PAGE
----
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Proof that the rich and powerful don't play by the same rules

It has been over a year since Equifax exposed our personal information to hackers and then waited a month to tell us. That's an outrage.

Even more outrageous: Equifax and its executives have faced no consequences for their willful wrongdoing. Equifax's stock price has bounced back. The company reported annual profits of $236 million and rewarded its disgraced CEO with a $90 million golden parachute.

Details are just back from the General Accounting Office – the hackers slipped through a known weak spot in the Equifax cybersecurity network and spent weeks sifting through the financial information of 140 million Americans.

Yet the Trump administration has refused to take action against Equifax. My colleagues and I are pushing for answers from the White House, and we're proposing legislation to crack down on wrongdoing by financial institutions.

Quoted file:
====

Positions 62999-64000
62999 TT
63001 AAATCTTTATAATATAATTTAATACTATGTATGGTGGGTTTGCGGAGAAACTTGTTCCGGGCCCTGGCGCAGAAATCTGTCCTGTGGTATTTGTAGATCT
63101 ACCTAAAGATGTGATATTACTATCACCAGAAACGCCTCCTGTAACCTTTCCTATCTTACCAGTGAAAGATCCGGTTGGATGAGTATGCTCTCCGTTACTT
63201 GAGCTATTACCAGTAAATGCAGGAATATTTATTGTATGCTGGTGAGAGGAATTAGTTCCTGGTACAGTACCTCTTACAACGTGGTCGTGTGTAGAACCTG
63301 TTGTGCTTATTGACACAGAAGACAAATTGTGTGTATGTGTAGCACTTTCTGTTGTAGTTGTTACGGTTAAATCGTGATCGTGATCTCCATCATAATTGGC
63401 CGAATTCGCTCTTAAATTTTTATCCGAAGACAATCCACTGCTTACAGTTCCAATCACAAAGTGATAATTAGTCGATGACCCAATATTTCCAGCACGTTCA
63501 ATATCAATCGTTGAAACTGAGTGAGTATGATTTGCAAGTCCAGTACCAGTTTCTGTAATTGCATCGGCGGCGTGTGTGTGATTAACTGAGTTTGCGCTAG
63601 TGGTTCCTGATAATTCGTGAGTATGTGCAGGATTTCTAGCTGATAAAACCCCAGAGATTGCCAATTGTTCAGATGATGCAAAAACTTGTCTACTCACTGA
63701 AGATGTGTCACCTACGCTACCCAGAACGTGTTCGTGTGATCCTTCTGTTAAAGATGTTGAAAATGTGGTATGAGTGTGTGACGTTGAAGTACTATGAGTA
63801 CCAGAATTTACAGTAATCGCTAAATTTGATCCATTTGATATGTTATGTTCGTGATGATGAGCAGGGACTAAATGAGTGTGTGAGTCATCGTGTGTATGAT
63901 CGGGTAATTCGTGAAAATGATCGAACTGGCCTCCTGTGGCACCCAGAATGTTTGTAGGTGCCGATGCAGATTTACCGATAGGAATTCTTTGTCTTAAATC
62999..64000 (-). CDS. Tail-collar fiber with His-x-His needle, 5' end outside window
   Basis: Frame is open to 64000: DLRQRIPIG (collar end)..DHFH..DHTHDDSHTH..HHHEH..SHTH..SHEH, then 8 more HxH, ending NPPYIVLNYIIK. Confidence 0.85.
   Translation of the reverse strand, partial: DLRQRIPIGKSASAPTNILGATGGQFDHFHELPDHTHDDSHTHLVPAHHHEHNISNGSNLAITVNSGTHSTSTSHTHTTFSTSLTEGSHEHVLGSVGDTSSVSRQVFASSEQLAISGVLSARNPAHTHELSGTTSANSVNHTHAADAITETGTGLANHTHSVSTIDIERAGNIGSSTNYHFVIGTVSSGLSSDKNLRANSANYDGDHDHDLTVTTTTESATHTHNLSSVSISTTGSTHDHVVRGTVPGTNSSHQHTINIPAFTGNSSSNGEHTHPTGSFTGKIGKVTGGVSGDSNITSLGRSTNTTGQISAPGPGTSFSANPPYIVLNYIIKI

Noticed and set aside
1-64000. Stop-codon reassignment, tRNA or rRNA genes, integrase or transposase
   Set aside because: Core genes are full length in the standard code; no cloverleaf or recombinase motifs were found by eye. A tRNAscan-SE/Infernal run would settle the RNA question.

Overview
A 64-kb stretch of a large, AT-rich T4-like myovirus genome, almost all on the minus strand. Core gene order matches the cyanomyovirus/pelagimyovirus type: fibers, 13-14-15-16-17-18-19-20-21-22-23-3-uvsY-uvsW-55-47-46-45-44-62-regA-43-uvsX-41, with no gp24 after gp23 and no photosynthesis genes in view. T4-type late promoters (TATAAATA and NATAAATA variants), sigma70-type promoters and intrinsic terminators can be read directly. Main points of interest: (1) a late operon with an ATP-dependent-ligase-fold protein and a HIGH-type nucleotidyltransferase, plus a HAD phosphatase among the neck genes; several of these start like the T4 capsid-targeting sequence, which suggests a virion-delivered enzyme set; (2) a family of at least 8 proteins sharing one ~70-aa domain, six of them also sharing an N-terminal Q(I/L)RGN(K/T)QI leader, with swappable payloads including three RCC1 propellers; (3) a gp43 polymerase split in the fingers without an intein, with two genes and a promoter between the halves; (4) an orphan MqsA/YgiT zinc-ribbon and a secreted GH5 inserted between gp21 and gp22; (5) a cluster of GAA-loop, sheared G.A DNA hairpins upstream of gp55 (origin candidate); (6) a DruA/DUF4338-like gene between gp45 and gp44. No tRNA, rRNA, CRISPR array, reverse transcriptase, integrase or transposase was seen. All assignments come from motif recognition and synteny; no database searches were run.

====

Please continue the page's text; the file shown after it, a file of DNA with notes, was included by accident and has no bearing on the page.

If you had your identity stolen in the past year – or if it's stolen in the coming year – there's a good chance that Equifax is directly to blame. And what has it cost Equifax and company management?


That's just wrong.

It's proof that the rich and powerful don't play by the same rules as the rest of us. I'll never stop fighting to bring justice to the U.S. financial system. We've got to hold Equifax and other powerful corporations accountable for their actions.


Posted on October 2, 2018.

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Ron Wyden & Jeff Merkley at a health care rallyRon Wyden is a champion for our progressive values -- standing up for consumers and the middle class, fighting for digital privacy and an open internet, protecting our planet and Oregon's special places, and always insisting on human rights and equality for all.

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